Jairo Diaz Amaya Headshot

Jairo Diaz Amaya

Assistant Professor

Department of Chemical Engineering
Kate Gleason College of Engineering

585-475-6326
Office Location

Jairo Diaz Amaya

Assistant Professor

Department of Chemical Engineering
Kate Gleason College of Engineering

Bio

Dr. Jairo Diaz specializes in the experimental study of soft matter (e.g., liquids, gels, etc.). As a postdoctoral research associate at the Center for Soft Matter Research (CSMR) in New York University (NYU), Dr. Diaz focused on the fabrication and self-assembly of DNA-coated colloids working with Prof. Pine. Together with NYU Prof. Grier and Prof. Hoyos from the ESPCI-CNRS in France, Dr. Diaz also investigated the hydrodynamic phenomena involved during the acoustic levitation of emulsion droplets. Dr. Diaz further extended his training in soft matter to biological systems working with Prof. Elbaum-Garfinkle at the Advanced Science Research Center (ASRC) Structural Biology Initiative at The City University of New York (CUNY). Dr. Diaz received his B.Sc. in Chemical Engineering from the National University of Colombia, Bogota, and his Ph.D. in Materials Science from Purdue University. His doctoral research was primarily focused on controlling the self-assembly of chiral cellulose nanocrystals. His work has enabled new avenues for the exploration of soft materials, deserving recognition from Purdue University, the Materials Research Society, and the Simons Foundation.

585-475-6326

Select Scholarship

Journal Paper
Ceballos, Alfredo Vidal, et al. "Liquid to solid transition of elastin condensates." PNAS 119. 37 (2022): e2202240119. Web.
Abdelaziz, Mohammed A., et al. "Ultrasonic chaining of emulsion droplets." PHYSICAL REVIEW RESEARCH 3. 4 (2021): 043157(9). Print.
Invited Keynote/Presentation
A., Jairo A. Díaz. "Multipotential Colloids." Simons Society of Fellows. Simons Foundation. New York, NY. 6 Oct. 2021. Conference Presentation.

Currently Teaching

CHME-350
3 Credits
This course provides the student with an overview of structure, properties, and processing of metals, polymers, ceramics and composites. Structural imperfections, atom packing, and phase diagrams are also discussed. The course develops a basic understanding of the structure/properties relationship in materials and introduces the principles governing phenomena occurring on the smallest continuum scales. Topics include force fields and interatomic bonding, crystallography, microscopy, order-disorder transitions and solidification phenomena. Conventional chemical engineering analyses topics, such as transport processes and thermodynamics, are adjusted and extended to the micro[nano]-scale.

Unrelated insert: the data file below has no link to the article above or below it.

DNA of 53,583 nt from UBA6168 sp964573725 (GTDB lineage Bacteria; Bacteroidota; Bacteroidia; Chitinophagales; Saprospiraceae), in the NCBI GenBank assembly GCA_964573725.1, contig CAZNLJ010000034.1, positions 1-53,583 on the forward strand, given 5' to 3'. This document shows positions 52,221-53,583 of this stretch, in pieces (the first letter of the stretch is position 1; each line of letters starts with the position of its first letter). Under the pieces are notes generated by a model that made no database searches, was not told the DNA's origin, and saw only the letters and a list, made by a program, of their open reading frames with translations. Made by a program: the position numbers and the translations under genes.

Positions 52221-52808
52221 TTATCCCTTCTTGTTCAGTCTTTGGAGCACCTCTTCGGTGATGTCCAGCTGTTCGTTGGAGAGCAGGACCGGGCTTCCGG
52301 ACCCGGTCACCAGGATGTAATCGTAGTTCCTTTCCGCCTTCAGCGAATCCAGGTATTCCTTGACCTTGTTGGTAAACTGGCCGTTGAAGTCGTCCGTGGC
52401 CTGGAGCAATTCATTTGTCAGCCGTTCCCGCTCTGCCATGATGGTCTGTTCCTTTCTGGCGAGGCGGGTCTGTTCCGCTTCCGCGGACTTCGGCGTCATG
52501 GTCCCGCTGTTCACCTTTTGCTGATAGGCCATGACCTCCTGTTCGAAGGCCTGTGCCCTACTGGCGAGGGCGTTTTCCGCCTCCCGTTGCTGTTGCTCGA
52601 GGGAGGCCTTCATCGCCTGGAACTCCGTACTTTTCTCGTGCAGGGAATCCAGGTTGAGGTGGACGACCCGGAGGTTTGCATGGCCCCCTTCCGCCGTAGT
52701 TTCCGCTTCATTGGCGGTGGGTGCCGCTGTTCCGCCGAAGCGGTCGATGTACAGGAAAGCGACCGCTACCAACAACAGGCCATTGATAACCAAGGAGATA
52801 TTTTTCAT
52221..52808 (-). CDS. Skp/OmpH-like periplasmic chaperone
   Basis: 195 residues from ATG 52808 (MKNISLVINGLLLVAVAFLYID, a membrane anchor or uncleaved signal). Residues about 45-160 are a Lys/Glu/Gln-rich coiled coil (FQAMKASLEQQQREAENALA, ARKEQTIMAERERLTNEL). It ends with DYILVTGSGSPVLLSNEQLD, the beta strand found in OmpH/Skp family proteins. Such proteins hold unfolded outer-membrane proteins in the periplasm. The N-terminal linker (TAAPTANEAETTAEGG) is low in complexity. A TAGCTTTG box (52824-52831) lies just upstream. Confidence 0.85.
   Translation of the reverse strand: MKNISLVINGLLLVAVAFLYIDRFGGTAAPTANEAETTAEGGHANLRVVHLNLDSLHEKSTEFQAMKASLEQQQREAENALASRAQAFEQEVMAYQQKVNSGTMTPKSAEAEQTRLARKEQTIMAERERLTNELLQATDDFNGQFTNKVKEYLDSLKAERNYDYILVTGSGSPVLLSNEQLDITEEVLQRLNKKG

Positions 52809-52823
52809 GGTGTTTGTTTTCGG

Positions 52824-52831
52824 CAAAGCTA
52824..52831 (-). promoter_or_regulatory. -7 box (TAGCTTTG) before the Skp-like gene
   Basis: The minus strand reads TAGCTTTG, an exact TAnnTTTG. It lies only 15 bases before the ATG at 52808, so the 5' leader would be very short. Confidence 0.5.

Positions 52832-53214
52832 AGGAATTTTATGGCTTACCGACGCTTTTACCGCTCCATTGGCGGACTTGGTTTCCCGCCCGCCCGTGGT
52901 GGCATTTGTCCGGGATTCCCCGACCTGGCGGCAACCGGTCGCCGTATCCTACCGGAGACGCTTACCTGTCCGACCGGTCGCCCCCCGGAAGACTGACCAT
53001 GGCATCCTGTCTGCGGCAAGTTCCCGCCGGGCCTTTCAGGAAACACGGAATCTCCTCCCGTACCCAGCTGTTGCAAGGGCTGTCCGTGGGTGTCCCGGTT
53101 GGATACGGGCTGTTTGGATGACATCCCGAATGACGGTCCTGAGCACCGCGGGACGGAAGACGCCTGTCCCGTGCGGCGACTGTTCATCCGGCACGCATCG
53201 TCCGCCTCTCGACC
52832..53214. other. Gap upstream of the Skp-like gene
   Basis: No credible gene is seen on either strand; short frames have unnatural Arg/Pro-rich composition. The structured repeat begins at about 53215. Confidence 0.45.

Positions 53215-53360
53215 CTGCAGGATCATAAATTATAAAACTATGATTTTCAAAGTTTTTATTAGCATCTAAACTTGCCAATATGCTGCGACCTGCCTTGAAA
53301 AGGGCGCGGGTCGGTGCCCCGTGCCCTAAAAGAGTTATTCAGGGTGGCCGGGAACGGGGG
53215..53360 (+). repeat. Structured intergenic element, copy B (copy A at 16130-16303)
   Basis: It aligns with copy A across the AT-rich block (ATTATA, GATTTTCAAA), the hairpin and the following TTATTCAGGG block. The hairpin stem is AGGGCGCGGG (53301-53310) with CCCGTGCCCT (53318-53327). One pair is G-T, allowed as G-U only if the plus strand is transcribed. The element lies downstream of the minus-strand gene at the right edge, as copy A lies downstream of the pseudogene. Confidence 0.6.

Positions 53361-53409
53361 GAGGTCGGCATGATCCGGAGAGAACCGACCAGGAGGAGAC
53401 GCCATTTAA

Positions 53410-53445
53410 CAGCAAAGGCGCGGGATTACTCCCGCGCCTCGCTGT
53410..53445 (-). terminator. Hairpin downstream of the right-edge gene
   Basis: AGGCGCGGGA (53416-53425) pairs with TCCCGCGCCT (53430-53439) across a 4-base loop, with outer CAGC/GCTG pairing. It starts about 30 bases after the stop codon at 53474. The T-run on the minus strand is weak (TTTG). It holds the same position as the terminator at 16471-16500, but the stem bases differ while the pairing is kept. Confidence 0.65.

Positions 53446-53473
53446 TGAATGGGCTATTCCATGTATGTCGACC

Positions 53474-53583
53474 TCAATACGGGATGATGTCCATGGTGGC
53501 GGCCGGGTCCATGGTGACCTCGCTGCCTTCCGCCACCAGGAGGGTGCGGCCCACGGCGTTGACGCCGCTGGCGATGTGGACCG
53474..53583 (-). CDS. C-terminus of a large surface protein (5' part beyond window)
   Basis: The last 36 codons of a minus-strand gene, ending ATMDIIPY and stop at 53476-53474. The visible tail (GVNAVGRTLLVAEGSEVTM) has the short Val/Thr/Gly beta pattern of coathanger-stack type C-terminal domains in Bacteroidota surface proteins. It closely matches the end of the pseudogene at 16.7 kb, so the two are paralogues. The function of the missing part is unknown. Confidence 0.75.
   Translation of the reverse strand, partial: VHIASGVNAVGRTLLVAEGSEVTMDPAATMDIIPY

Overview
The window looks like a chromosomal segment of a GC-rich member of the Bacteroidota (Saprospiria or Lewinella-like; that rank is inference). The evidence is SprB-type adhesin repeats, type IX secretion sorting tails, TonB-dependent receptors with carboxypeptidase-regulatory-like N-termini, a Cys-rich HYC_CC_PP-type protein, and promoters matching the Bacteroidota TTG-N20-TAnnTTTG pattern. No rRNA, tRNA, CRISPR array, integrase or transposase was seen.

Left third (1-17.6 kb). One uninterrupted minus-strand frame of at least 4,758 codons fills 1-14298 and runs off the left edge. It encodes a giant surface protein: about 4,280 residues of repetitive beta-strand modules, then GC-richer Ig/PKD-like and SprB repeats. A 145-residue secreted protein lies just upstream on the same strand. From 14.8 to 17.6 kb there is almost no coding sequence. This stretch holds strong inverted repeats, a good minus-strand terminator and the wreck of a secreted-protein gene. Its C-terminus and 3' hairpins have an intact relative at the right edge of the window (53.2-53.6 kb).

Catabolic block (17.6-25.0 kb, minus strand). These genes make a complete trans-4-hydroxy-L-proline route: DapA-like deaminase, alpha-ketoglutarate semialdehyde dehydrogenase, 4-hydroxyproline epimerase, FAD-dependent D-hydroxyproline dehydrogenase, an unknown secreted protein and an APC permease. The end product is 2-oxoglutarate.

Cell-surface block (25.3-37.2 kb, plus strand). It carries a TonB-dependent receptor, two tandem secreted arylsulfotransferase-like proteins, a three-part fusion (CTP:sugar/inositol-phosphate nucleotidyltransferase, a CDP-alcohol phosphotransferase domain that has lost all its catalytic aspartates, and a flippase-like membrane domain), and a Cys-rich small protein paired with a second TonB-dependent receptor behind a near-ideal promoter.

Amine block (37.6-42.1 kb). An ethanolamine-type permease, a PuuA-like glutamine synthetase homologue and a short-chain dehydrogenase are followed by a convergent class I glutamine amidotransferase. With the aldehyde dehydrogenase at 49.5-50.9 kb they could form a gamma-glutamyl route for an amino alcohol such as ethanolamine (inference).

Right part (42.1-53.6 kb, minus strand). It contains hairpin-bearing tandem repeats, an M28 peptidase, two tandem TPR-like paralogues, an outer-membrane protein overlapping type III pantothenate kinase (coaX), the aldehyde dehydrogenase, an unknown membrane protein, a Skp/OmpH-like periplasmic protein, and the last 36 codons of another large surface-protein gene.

CHME-651
3 Credits
Much of the modern research takes place at the interface of physical and life sciences. Soft matter systems (e.g., emulsions, liquid crystals, gels, colloids) bridge scientific communication across disciplines and produce a unique synergy between theory and experiments. Principles of soft matter are highly visual and easily extended to biological self-assembly and food science. This course provides essential tools to understand the behavior of soft matter at the meso- and micro- scale. This course will also provide representative examples of the latest experimental research with soft matter systems (e.g., DNA, proteins, particle tracking, active matter, and external force field activation). Specialized guest lectures and exposure to open-source software will be featured along the course.
CHME-789
3 Credits
The chemical engineering curriculum are provided under the title of Special Topics. Such courses are offered in a normal format; that is, regularly scheduled class sessions with an instructor.
MTSE-777
1 - 4 Credits
This course is a capstone project using research facilities available inside or outside of RIT.